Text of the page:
Thursday, July 13, 2006

Museum Row

The funny thing about exhaustion is that I often reach the point where I am too tired to sleep. This was one of those nights. While I felt better in the morning, it came too soon.

We were given our first assignment, to design a broadloom carpet pattern based on our sketches throughout the day. One pattern each needs to be inspired by the Victoria & Albert, the Science, and the Natural History Museums.

The first stop today was the Victoria and Albert Museum and we are only a few minutes walk away. The V&A is amazing! The building is so beautiful and you are met by a Chihuly in the entry way.


It is a striking piece in the context of the historic building. The collection spans everything from Asian art, to medieval sculpture, to fashion design, and there is so much there that it feels like you could never see it all. The textile design was beautiful as well.



The Science Museum is as sharp a contrast to the V&A as I can imagine. Across the street from the V&A, and in an equally historic building, you walk through the doors into a giant, interactive science experiment. The exhibits are contemporary and progressive. One particularly interesting display dealt with the way we perceive materials. This play on the Marilyn sofa is actually quite comfortable to sit on.

Science Museum

Also featured was a display on life-cycle assessment. I never thought I would see that!



Then it was off to the Natural History Museum next door. Back in Spaceplanning, when I was a little sophomore, we had an assignment to design signage for a building. I thought it would be easier to do something for a real location and happened across the web site for this museum. I designed new signage for them complete with their logo. Now that I’ve seen their signage in person I have to say, with all humility, that I like mine better.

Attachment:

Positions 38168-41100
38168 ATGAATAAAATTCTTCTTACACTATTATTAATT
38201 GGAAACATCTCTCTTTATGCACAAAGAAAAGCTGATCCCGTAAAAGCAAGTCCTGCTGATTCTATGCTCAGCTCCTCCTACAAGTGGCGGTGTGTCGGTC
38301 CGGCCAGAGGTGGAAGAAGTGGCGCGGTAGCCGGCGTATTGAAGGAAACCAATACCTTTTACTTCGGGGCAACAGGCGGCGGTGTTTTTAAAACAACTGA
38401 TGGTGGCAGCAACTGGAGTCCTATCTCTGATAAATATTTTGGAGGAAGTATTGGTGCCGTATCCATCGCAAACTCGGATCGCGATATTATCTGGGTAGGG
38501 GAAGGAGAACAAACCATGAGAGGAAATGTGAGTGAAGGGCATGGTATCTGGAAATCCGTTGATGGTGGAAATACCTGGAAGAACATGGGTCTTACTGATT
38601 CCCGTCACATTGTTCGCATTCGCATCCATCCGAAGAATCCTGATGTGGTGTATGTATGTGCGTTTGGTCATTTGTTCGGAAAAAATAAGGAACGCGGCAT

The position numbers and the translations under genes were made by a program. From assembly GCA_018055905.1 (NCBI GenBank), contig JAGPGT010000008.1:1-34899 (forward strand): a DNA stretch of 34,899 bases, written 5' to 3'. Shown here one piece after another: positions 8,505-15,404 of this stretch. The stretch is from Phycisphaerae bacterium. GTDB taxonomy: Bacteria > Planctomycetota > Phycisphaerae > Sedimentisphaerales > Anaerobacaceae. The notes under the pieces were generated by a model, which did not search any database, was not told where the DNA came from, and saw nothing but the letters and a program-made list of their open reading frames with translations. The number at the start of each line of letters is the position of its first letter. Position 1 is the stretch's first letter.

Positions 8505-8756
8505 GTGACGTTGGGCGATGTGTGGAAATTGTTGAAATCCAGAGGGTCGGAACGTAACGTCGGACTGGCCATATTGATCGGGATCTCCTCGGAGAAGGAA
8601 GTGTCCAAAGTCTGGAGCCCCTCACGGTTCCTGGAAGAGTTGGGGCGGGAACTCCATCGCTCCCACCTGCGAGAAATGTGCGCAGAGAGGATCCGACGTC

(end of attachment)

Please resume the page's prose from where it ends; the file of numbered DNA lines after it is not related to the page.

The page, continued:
Natural History Museum Signage

Natural History is a very cool museum that is more like a amusement ride than a series of displays. One room even simulates the Kobe earthquake in Japan with a shaking floor.


This is a hand-drawn map left to tell family members where to go to find each other. The approach to the design of this museum makes science an emotional experience.

We took the long way back to the flat and walked to Hyde Park. On the way we passed the Imperial College of London which features a new façade designed by Foster and Partners, the firm of Pritzker prize winner Norman Foster.


I’ve noticed that the English (and I assume Europeans in general) are not afraid to try things. They mix contemporary with historical architecture, their advertising and graphic design is edgier, food labels have vegetarian labels on them, and their news headlines are extreme. They seem to be more progressive and inclusive, but at the same time they are quite politically incorrect. I would hate to be disabled in this country. Nothing is accessible. How would you get anywhere? Warnings on tobacco products are bold and graphic, but everyone smokes anyway. I wouldn’t want to have children here either. The traffic is very scary. Pedestrians do not have the right of way. And some of the ads I’ve seen in very public places are not things I would want my children to see.

In Hyde Park we saw the Prince Albert Memorial and the Serpentine Gallery. The gallery featured an exhibit by Thomas Demand who builds entire rooms out of paper and then photographs them so that it’s difficult to tell that they aren’t real. This summer the architectural exhibit outside the gallery is by Rem Koolhaas, another Pritzker winner.



This guy hanging out in the corner looks a bit like Karim Rashid.


Nearby is the Princess Diana fountain. I remember when this opened it was a slipping hazard and children playing in it were getting hurt. The problem seems to be fixed.




Dinner tonight was a trip to Leicster Square and Wagamama’s, a fabulous Japanese restaurant that I was told I had to visit. Zach, you were right. The ginger chicken udon is incredible. I wish we had these in the states.

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